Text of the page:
openscad-sifter

Hey, it’s a sifter! Yes, I designed and 3D printed a sifter. I often design things and then print them overnight so I have them the next day. 3D printing is awesome, but it’s often not fast. I did consider trying to make a sifter plate with a drill press, and then I remembered I had a laser cutter, and considered using that, but ultimately I was not in a hurry and 3D printing one seemed like a good idea.

tinkercad

Speaking of good ideas, I’ve been looking at Tinkercad recently, and while I wanted to be convinced it wouldn’t be easy to do what I wanted, it actually was pretty easy to do what I wanted, so I redesigned my sifter using Tinkercad. The smart duplication feature made it fairly simple.

While I’m a bit more impressed with Tinkercad than I thought I would be, I still have the problem I had with Inkscape, that if I want to tweak some values, I need to redo work. In fact, I have to pretty much create a whole new model. For simple designs, this isn’t a huge deal, but it is a bit of a pain.

What’s a bigger pain is the fact that while I will always have copies of Inkscape and OpenSCAD to use, Tinkercad (and the files I create with it) may disappear. Tinkercad is own/run by Autodesk, and while it’s a great tool for beginners to get started with 3D modeling (without having to install any software) ultimately I’m concerned for its long-term existence (like any hosted/cloud service.)

I can easily edit the OpenSCAD files I created seven years ago, which is something that is important to me. That said, I do want to explore other software, because reasons, you know?

My last mold making experiment was a good experiment, and if I learned one thing, it’s that the mold should be flexible to allow for the removal of the piece you are casting without destroying the mold or the casting. (Duh!) Instead of ABS I decided to print a mold using flexible filament. Now, to print flexible filament I had to do a small modification to my extruder lever to allow the insertion of a piece of PTFE tubing so that the filament wouldn’t bend over before it fed into the feed gear. Once I did that, I was printing flexible filament (very slowly.)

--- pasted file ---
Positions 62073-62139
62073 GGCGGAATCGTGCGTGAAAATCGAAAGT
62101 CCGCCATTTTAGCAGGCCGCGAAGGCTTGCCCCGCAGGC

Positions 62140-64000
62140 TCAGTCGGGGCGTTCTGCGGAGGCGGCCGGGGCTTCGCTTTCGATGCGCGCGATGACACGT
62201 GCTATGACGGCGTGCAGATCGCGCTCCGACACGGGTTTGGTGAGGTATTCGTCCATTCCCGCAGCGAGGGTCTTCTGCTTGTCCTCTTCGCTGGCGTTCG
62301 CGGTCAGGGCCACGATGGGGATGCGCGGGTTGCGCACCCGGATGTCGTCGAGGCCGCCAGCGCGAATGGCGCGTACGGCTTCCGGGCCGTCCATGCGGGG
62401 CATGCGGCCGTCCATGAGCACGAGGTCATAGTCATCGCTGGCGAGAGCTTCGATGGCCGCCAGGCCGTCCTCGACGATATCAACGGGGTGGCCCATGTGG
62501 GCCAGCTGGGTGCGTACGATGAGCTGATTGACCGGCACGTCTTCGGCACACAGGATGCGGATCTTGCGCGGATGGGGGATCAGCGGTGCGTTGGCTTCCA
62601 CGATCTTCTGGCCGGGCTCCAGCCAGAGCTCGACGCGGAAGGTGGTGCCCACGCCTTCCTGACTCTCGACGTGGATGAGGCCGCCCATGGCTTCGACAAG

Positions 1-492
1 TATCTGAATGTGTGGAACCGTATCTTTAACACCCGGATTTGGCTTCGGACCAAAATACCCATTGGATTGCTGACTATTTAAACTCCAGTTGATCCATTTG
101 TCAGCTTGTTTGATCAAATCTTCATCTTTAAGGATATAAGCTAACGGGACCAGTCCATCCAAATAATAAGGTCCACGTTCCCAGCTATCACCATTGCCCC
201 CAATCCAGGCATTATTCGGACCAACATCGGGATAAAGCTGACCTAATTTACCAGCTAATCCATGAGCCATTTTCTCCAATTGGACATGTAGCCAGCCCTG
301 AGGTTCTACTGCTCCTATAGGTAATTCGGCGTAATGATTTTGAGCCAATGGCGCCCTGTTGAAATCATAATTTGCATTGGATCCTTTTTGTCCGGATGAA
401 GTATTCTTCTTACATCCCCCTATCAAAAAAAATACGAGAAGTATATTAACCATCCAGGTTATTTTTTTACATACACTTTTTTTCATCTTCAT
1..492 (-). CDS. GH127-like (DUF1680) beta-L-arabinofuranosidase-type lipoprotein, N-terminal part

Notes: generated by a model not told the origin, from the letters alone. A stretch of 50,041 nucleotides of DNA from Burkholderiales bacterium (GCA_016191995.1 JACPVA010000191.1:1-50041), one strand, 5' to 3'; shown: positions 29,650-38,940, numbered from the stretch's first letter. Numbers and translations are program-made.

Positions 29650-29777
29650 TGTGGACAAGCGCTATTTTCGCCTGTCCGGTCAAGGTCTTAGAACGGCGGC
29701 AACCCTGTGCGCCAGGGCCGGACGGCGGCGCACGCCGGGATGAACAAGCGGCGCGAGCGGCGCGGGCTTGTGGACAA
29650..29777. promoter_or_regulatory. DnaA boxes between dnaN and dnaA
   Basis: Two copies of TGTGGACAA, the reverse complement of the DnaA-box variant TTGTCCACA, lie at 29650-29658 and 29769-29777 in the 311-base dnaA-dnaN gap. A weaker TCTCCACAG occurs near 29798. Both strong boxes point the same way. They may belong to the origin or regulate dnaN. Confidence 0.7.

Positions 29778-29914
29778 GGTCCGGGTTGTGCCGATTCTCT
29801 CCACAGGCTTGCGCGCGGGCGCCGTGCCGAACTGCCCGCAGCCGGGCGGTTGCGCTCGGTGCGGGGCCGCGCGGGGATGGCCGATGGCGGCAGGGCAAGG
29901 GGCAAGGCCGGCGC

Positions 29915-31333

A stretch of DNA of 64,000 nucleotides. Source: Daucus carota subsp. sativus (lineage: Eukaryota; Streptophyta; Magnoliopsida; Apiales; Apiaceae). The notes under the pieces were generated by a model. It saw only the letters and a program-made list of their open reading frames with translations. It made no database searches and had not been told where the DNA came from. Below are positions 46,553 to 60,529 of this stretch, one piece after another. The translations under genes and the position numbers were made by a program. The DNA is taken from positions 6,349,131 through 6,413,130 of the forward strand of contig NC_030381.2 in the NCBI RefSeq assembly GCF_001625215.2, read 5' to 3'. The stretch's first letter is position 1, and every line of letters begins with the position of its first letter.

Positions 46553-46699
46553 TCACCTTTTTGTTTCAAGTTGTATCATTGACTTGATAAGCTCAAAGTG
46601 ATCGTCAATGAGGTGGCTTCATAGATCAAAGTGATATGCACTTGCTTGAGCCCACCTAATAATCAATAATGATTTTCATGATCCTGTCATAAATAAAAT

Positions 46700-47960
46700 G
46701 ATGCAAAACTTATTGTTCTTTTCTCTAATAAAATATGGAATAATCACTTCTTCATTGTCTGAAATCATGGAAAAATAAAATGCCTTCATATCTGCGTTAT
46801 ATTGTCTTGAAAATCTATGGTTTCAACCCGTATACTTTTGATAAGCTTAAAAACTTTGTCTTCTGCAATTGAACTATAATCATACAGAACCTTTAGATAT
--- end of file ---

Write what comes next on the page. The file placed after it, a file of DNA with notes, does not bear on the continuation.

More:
path-01

I decided to start with something less complex, and used a 2.5D object instead of a 3D object. I had an illustration of a hammer, which seemed to be a simple shape, with no weird inside parts or sharp corners. I started by opening the vector file in Inkscape.

path-02

Once I had the file open I used Inkscape’s dynamic offset feature to extend the shape into a larger piece so I’d have “walls” for my mold.

path-03

I did a Boolean difference between the original and the scaled part to get the wall piece, with the wall pieces being approximately 4mm wide.

path-04

I also created a bottom plate that the wall piece would attach to. I did not make it fit with pins or any other alignment method, I just ended up using tape to hold the pieces together.

piece-outside

piece-bottom

Here are the modeled pieces. The wall piece was easy enough to flex around, but seemed strong enough to hold up for the casting.

hammer-mold-1832

And here are the printed pieces. The flexible filament did not print as well as PLA does, and there were some rough parts on the top of the walls, but it wasn’t going to matter for these purposes.

hammer-mold-1833

hammer-mold-1834

I put the two pieces together and applied some masking tape to hold them. Since I was going to use plaster I knew that it didn’t have to be too water-tight to hold the plaster in place.

hammer-mold-1840

I then filled the vessel with the plaster. (Yeah, I have a big bag of plaster on hand for weird reasons, so I occasionally use it, though eventually I want to use concrete for these experiments.)

hammer-mold-1882

After letting the plaster dry for a few days I removed the tape and then pulled off the bottom…

hammer-mold-1885

…and then was able to flex the wall piece enough to get the plaster out of the mold, so that worked pretty well. Again, this was not a complex shape, which really helped as I just had to push the piece straight down through the mold.

hammer-mold-1890

And here’s my (tiny) plaster hammer. I like how it turned out. The edges are not perfect, but then, what is, Right?

hammer-mold-1852

I ended up making two of them, and with one I found that it was fairly easy to shape the edges using tools, so my 2.5D hammer (sort of) became a 3D hammer.